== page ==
On a related note, re-education is better than punishment. If something goes wrong and, in the course of dealing with it, you discover that someone has been deviating from the proper process, listen carefully to why they did what they did and get their more experienced peers to teach them how to do their job better in future. Punishing them shall just teach them to look for ways to avoid the blame in future – and, if punishing is the standard response, this greatly increases the chances that you're blaming the wrong person. Treat your staff with respect: the culprit probably had reasons for deviating and when you understand those, they may reveal other problems you need to look into.
Note, also, that managing your processes also means managing your management processes; at the most self-referential extreme, be aware of the costs of your quality management processes – try to ensure they don't intrude excessively in the actual day-to-day business of getting the job done. You also need to manage how management interferes in the process: while those who have to do the job need a process by which to deviate from process, this should not be treated as an excuse for drive-by managers to disrupt someone's work by diverting them from what your processes say they should be doing, onto some pet task of the drive-by manager. Make sure chains of authority are clear and clearly followed: even the most junior staff should be able to tell even the mightiest of managers to go through the proper channels if they need a job done. You need to be realistic about the work-loads you impose on staff: if they are being diverted from what they're supposed to be working on, things are going to slip; at the very least, any such diversion must be recorded and reported correctly and the diverted staff should not be held to account for any resulting delay in their primary work – lay that blame on the drive-by manager. To make that work, you also need a process by which (even the most junior) staff can record that they have been asked to deviate from process (when, by whom, etc.) and declined to do so, so that any attempt at retaliatory action by someone in power can be thwarted by exposing their motives: those in the chain of command must stand up, for those under them, to those above them. If your quality management process doesn't extend to keeping managers from abusing authority, it is in vain.
Remember, also, the difference between industry best practice and industry common practice. No rule of nature says that they coincide: market forces, in the presence of healthy competition, should tend to push the latter towards the former, but the gulf can be shockingly large. The fact that all your competitors do something a certain way does not mean that's the way to do it – although, if those of your competitors who're gaining market share fastest are doing things a particular way, that's a fairly good hint that it's worth looking into. Your aim is to do things right, not be fashionable; what you want is good processes that help you to succeed – any fahionable buzz-word compliance that happens to get you is incidental.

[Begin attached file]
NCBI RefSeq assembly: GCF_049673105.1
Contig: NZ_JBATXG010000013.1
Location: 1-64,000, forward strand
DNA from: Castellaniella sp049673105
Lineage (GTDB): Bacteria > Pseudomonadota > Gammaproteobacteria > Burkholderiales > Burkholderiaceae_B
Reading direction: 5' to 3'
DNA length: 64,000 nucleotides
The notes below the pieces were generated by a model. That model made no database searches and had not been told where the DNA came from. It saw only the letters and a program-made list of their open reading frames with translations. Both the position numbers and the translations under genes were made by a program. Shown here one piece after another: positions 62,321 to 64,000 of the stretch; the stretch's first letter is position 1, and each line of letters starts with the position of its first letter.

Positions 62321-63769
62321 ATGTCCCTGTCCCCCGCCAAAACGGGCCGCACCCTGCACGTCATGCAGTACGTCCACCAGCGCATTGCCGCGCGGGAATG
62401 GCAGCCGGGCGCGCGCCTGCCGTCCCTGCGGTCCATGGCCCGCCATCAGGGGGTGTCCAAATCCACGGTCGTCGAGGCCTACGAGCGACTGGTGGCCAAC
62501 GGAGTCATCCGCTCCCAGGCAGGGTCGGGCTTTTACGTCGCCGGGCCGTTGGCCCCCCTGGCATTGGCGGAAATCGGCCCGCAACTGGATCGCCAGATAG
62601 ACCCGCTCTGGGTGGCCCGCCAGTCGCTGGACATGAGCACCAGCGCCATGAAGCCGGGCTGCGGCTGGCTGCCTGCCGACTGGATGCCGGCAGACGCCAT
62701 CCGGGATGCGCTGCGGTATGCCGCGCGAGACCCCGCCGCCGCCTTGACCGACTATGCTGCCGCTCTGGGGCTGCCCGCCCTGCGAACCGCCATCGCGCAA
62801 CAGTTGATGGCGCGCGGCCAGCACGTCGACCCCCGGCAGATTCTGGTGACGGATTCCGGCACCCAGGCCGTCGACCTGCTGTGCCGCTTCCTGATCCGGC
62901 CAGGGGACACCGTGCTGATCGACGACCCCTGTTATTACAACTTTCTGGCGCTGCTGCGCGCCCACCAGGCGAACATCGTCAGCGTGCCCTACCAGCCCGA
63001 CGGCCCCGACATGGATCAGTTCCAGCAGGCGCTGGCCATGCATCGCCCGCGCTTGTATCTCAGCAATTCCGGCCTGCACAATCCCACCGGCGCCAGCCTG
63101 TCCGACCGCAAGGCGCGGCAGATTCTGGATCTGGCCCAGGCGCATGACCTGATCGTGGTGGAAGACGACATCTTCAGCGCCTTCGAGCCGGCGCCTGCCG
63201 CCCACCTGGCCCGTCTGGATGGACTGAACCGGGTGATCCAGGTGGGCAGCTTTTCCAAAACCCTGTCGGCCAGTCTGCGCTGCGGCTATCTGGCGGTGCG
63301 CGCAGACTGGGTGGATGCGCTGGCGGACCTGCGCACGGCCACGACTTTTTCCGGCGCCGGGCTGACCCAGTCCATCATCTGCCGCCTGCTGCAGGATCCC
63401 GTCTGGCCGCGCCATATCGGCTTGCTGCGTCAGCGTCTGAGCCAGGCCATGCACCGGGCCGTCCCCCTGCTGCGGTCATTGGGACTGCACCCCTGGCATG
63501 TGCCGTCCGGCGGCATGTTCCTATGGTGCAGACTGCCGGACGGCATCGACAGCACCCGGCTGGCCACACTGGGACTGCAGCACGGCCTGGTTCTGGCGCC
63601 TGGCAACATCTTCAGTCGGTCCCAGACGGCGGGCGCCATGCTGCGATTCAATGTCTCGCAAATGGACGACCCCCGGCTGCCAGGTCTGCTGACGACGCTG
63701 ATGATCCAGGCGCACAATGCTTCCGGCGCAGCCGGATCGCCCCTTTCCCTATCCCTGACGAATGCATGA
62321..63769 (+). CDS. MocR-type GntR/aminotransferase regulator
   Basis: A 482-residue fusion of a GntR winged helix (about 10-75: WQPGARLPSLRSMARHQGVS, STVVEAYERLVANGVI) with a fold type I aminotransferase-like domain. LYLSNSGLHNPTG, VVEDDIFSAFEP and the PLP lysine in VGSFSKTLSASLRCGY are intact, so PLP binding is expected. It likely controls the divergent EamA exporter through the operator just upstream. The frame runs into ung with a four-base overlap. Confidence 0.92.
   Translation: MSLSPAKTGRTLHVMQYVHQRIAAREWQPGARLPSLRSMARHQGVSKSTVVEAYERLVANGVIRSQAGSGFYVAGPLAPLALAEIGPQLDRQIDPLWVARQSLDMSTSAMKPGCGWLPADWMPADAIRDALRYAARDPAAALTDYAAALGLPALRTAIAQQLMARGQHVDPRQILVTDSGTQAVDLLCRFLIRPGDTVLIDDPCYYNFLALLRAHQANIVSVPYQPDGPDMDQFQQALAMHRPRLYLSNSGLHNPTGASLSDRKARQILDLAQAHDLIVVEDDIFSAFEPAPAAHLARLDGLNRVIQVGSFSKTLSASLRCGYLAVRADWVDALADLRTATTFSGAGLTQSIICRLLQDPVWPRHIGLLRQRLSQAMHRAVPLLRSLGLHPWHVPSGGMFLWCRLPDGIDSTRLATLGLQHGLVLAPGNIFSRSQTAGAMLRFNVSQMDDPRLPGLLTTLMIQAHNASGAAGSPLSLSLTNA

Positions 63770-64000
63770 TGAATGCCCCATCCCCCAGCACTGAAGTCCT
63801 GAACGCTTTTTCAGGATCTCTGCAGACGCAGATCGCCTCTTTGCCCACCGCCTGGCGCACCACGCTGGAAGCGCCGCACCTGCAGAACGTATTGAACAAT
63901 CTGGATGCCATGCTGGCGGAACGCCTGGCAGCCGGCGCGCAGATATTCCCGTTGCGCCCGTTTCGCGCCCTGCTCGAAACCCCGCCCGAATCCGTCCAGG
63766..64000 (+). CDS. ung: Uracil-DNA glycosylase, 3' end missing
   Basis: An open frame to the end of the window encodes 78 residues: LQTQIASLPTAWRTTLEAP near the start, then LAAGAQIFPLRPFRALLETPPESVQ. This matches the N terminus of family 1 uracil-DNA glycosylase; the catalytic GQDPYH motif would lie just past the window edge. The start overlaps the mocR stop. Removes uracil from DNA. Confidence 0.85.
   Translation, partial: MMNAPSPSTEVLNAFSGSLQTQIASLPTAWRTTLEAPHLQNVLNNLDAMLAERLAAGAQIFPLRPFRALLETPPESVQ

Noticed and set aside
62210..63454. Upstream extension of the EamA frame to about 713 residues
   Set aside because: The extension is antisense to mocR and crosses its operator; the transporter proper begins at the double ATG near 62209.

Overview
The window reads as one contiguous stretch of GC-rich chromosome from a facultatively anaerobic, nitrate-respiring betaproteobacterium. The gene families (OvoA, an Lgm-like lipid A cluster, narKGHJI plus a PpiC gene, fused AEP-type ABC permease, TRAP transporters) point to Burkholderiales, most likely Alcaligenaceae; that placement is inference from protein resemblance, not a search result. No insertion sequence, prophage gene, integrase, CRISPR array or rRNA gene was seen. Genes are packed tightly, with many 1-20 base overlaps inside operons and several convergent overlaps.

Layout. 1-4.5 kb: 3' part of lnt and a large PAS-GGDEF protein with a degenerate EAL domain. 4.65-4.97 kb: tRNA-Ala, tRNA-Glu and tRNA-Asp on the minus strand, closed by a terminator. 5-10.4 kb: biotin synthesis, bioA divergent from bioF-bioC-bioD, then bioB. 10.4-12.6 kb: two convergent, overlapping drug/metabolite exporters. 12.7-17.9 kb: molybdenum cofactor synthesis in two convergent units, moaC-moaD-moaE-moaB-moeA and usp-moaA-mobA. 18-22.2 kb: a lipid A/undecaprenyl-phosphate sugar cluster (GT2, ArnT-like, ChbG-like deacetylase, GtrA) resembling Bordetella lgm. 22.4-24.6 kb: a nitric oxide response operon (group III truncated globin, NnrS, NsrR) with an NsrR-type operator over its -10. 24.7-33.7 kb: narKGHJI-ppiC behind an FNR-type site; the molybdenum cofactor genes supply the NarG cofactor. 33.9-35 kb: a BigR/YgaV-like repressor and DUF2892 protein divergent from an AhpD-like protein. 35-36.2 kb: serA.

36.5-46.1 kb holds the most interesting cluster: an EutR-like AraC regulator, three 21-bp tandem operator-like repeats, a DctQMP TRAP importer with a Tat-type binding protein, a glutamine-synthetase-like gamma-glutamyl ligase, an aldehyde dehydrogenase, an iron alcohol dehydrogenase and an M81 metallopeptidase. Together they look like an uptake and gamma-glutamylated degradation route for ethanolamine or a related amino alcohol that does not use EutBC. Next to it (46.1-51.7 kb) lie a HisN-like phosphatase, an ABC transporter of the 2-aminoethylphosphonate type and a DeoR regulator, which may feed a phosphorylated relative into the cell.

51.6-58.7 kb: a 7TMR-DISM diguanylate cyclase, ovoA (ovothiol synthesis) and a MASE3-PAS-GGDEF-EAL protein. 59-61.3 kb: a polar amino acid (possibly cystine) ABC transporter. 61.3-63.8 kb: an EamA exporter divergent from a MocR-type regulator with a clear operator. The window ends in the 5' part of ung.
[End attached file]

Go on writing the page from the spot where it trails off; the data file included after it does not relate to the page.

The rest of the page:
The general idea of quality management is to change the process by which the job gets done in ways that improve the end results. Often there are obvious ways to do that: however, sometimes changes seem like they should obviously lead to improvement, yet fail to do so, or even achieve the opposite. Without systematic testing, recording of test results and changes to process, you can't know whether a particular change has actually led to improvement, let alone whether the resulting improvements are actually worth any extra costs that came out of the change. So quality measurement is a prerequisite of quality management, for all that there's a lot more to it.
Unfortunately, it isn't always easy to measure all aspects of quality; and the things one can measure, even when they have some relationship with quality, aren't necessarily simply correlated with it. So it is important to remember that what you are measuring isn't quality: no matter what you measure, it is no substitute for actually enquiring into whether what you deliver is good enough. That this is subjective and not concretely quantifiable does limit its usefulness when it comes to determining whether some change in process has lead to an improvement: but only by bearing such subjective perceptions in mind (and listening to the subjective perceptions of staff and customers) can one notice when the numbers coming out of the quality measurement system aren't telling the full story. When discrepancies show up, look for what else you can measure, that might make your numbers serve as a better indicator of quality.